The data shows the importance of education in the prevention of human trafficking and modern-day slavery, and “Playground” is a documentary that gives strong support in teaching the public about how to recognize it and how to ultimately prevent it. The Nest Foundation is currently looking at other cities across the country for implementation of its new curriculum, such as Los Angeles, San Francisco, Austin, Dallas, and New York. With the curriculum, Nest hopes to arm a generation of our youth to stay safe and smart in their own environments! You can join the conversation on their Facebook and Twitter pages, and you can find out more about the documentary’s impact summary at nestfoundation.org.
April is National Child Abuse Prevention Month. The Children’s Bureau and the National Child Abuse Prevention Partners are offering a video series this month called Connections.
The series of videos will be released every Wednesday, and topics will include strategies for abuse prevention, promoting research, and strengthening families and communities. Tomorrow (April 1) beginning at 2:30 PM EDT, Children’s Bureau Associate Commissioner JooYeun Chang will kick off the series with a live web conference discussing the important prevention components of the FY2016 President’s Budget request for the Administration for Children and Families. Anyone interested in participating can join the discussion at https://esi.adobeconnect.com/cbsession.
PreventConnect is pleased to announce the 2015 series of web conferences!
This year’s series is titled Making Connections, Honoring Communities. Partner Prevention Institute and invited guests speakers will join PreventConnect to talk about linking sexual and domestic violence prevention efforts to related efforts and movements, as well as strategies for creating healthy, thriving communities.
National project PreventConnect is pleased to share its 2014 series of web conferences!
This year’s web conferences focus on the theme, Joining our fellow travelers. Throughout the year, members of PreventConnect and the Prevention Institute will focus on how sexual and domestic violence preventionists work within our communities.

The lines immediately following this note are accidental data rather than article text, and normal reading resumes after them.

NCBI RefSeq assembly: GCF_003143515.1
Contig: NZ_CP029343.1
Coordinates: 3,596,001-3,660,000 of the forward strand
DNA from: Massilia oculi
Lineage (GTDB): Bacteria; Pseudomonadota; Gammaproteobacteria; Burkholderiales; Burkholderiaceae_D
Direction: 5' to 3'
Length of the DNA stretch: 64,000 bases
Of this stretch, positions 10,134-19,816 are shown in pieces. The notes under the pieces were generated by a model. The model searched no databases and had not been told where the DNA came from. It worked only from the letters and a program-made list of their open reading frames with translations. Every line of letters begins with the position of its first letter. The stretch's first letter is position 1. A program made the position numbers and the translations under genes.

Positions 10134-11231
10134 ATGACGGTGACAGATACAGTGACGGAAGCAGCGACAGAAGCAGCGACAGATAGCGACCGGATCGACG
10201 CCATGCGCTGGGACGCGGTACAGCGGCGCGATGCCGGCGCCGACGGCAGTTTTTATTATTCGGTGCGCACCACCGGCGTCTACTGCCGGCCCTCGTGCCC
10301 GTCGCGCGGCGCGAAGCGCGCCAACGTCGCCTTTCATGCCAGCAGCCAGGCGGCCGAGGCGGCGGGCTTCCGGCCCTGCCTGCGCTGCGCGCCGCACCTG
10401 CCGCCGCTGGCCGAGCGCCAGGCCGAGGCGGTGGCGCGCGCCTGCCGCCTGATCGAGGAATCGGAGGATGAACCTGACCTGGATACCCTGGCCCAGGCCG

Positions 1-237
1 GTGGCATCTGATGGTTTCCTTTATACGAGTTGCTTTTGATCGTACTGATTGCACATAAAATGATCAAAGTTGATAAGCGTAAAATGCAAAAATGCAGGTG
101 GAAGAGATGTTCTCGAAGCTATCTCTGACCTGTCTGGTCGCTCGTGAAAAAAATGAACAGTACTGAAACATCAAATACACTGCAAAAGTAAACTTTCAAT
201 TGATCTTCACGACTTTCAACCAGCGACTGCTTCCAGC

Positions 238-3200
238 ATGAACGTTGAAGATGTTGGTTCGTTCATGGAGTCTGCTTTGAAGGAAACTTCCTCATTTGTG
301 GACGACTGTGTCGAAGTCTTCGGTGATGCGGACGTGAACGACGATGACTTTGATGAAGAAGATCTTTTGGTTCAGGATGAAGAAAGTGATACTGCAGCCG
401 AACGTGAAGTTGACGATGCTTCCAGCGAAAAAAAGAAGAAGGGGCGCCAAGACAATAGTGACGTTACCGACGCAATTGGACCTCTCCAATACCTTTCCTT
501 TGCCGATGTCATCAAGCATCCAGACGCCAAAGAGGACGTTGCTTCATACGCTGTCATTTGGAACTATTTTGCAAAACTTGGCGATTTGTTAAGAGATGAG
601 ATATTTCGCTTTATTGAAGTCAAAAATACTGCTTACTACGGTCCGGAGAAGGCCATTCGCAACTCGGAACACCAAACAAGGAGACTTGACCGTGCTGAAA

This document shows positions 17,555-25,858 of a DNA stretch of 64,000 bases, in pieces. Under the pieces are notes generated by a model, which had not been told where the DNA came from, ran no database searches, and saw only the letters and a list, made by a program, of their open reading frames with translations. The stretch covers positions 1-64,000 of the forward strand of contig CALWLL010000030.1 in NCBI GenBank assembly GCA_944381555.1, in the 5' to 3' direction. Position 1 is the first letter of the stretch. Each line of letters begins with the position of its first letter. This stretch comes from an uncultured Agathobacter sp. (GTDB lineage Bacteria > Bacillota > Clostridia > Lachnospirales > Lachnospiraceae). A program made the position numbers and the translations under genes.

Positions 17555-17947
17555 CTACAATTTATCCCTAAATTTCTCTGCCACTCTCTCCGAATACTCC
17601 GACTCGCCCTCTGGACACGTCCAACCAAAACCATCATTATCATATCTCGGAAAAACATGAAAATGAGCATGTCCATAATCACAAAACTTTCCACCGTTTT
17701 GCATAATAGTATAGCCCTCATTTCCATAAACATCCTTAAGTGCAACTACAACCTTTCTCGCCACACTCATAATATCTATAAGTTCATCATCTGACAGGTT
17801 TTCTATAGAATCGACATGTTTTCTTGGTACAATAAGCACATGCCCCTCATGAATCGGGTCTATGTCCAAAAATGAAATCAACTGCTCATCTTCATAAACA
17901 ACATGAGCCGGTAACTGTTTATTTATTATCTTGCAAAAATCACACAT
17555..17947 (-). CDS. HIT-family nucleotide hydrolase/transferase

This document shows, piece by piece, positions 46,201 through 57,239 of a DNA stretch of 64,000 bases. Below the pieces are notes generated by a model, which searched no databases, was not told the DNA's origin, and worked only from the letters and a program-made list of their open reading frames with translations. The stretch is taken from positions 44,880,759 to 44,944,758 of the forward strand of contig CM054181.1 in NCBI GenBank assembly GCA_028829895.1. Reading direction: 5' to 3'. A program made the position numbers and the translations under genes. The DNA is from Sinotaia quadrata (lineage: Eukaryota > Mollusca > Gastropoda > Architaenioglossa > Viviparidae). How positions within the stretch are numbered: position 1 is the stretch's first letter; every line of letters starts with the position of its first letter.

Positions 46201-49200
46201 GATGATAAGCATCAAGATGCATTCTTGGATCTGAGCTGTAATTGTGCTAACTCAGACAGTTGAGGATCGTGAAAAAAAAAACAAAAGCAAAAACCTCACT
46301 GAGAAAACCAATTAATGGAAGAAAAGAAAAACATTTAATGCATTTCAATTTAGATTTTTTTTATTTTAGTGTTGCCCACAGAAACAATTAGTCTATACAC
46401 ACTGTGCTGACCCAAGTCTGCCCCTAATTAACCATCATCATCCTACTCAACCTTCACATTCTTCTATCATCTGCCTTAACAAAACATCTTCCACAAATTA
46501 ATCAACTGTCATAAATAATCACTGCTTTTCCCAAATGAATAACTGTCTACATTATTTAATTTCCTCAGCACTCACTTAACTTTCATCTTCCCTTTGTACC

The first web conference in this year’s series is Foundations in Prevention, scheduled for Tuesday, March 25, from 2-3:30 PM EDT. This introductory web conference will review the fundamentals of a public health approach to preventing violence. Main topics will include identifying the elements of a public health approach to preventing sexual and domestic violence; articulating the differences between primary, secondary, and tertiary prevention and providing examples of effective primary prevention strategies; and engaging in a candid discussion about how to shift the five identified norms that contribute to sexual and domestic violence.
January is Human Trafficking Awareness Month, but we can do more. You can act today to prevent labor trafficking.
Every year, hundreds of thousands of people coming to work in the US on visas are put at greater risk of labor trafficking by unchecked labor recruiters. Abusive recruiters prey on workers by charging fees and tricking them into exploitative jobs that pay a fraction of the national minimum wage. These workers end up with insufficient wages for basic needs, and they become trapped, unable to return home to see their families.
A proposed bill that will crack down on these abusive recruiters is H.R. 3344, the Fraudulent Overseas Recruitment and Trafficking Elimination (FORTE) Act. This legislation will ensure:
– No more lying in contracts
– No more excessive fees
– More oversight of recruiters
H.R. 3344 will require third-party foreign labor recruiters to register with the Department of Labor, and it will also require labor recruiters to provide explicit information, including the identity and addresses of both the recruiter and the employer, terms and conditions of employment, and an explanation that significant changes cannot be made to the original contract without adequate notice and the voluntary consent of the worker.
You can act to prevent future labor trafficking by telling Congress to pass H.R. 3344. Click here to access the Polaris Project’s petition and to contact your local Congressional members about this issue.